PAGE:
There are signs a massive power project that has been the centrepiece of the Nova Scotia NDP’s re-election bid may be in serious trouble.

A document prepared for the New England governors and obtained by CTV News indicates Emera’s $1.5-billion plan to build a subsea cable between Newfoundland and Nova Scotia is in jeopardy.

The Bank of Montreal says there’s a 50/50 chance the project will fail and officials with Nalcor Energy, the power company in Newfoundland and Labrador, won’t say what they are being told by Emera, which owns Nova Scotia Power.

Work has already begun on the $7.5-billion Muskrat Falls project in Labrador and a key component of the project is the $1.5-billion Maritime Link that would bring electricity to Nova Scotia and other markets.

It is also the principle energy plank in Nova Scotia Premier Darrell Dexter’s re-election platform.

“In fact, the case that they have made, I think, is a really excellent one,” says Dexter. “It shows that this is the lowest cost power for people over the long term.”

However, serious doubts are emerging about whether Emera intends to proceed with the Maritime Link.

A Bank of Montreal research report dealing with the company’s stock prices and the subsea cable was released in August. The report concluded that the Maritime Link has only a 50/50 chance of being sanctioned, based on conditions imposed by the Nova Scotia Utility and Review Board. 

Analyst Ben Pham told CTV News in an email that “there remains outstanding headwinds/risks to removing those conditions.”

A whitepaper just released by the six New England states on hydropower imports from Canada also dealt with the Muskrat Falls project and observed that “there is no reference to contracts for power from the Muskrat facility.”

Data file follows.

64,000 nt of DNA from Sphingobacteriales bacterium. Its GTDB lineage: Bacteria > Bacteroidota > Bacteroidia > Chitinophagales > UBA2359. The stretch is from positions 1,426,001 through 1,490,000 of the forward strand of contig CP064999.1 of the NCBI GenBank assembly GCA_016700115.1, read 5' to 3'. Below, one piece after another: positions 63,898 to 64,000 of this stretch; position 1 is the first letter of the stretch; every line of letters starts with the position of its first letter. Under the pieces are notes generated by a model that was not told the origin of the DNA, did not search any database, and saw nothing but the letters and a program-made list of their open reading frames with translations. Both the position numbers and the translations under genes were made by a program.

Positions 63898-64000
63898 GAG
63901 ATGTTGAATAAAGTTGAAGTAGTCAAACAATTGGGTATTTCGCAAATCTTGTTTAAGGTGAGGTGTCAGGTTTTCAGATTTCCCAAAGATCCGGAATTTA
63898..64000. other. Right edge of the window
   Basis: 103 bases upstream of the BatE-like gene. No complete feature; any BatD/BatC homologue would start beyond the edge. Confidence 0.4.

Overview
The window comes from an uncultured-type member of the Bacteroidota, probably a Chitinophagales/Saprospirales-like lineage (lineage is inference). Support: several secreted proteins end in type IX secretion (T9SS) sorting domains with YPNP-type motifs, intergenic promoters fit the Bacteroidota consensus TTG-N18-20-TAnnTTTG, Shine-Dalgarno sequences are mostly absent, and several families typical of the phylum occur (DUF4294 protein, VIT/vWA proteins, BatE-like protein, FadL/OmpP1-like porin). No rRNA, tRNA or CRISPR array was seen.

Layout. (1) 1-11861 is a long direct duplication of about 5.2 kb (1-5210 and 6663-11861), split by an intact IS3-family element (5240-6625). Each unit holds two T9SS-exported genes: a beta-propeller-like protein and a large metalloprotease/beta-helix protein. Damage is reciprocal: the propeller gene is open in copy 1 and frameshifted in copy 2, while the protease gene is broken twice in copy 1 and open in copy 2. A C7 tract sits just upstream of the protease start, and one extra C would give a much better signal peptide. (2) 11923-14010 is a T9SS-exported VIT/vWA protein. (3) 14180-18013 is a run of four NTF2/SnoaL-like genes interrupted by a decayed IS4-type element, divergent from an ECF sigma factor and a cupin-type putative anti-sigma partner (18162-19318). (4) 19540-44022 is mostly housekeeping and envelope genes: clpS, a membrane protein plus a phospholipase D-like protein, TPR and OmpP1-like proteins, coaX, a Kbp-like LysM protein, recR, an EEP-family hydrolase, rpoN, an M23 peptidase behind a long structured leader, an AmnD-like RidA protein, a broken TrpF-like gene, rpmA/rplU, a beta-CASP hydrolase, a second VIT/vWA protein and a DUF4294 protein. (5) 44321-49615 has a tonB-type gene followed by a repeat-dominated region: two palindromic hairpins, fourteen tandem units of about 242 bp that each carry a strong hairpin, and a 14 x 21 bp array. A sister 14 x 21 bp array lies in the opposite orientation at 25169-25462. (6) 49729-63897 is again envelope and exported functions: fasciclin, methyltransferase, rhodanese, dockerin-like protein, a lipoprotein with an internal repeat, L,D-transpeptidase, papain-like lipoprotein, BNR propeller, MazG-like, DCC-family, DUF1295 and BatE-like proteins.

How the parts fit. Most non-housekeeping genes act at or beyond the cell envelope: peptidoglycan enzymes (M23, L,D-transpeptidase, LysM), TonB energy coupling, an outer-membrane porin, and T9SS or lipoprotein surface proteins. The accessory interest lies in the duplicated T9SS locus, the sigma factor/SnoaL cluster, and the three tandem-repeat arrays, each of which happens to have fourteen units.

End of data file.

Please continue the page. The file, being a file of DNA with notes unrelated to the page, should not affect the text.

It also indicated that a Quebec lawsuit against Churchill Falls puts the Muskrat Falls project in jeopardy.

“The parties are working towards a solution and to be able to file one that will meet the conditions of the board,” says Dexter.

Emera spokesperson Sasha Irving says the company does not comment on speculation and that work continues on the subsea cable and UARB conditions.

“It means very clearly that the Utility and Review Board laid out conditions that the premier of Newfoundland and Labrador is not prepared to meet, and Emera is not prepared to build the link and take all the risk,” says Nova Scotia Liberal Leader Stephen McNeil.

Calls to the office of Newfoundland and Labrador Premier Kathy Dunderdale, to Nalcor and to the Newfoundland and Labrador Department of Energy were not returned.

After contacting Nalcor board members, asking if they has been informed by Emera that the Nova Scotia company is pulling out, a Nalcor public relations officer sent a brief email stating the company would not be “providing any comment at this time.”

If the link proceeds, Emera and Nova Scotia Power would be entitled to 20 per cent of the power produced – a little over 160 megawatts – but the UARB’s principle condition is that the company must get another 20 per cent from the project, or elsewhere, at market prices.

In August, Emera bought three power plants in the U.S. for a third of the price of the link. The power plants will produce a total of 1050 megawatts of power – more than six times what it would receive from Muskrat Falls.

With files from CTV Atlantic's Rick Grant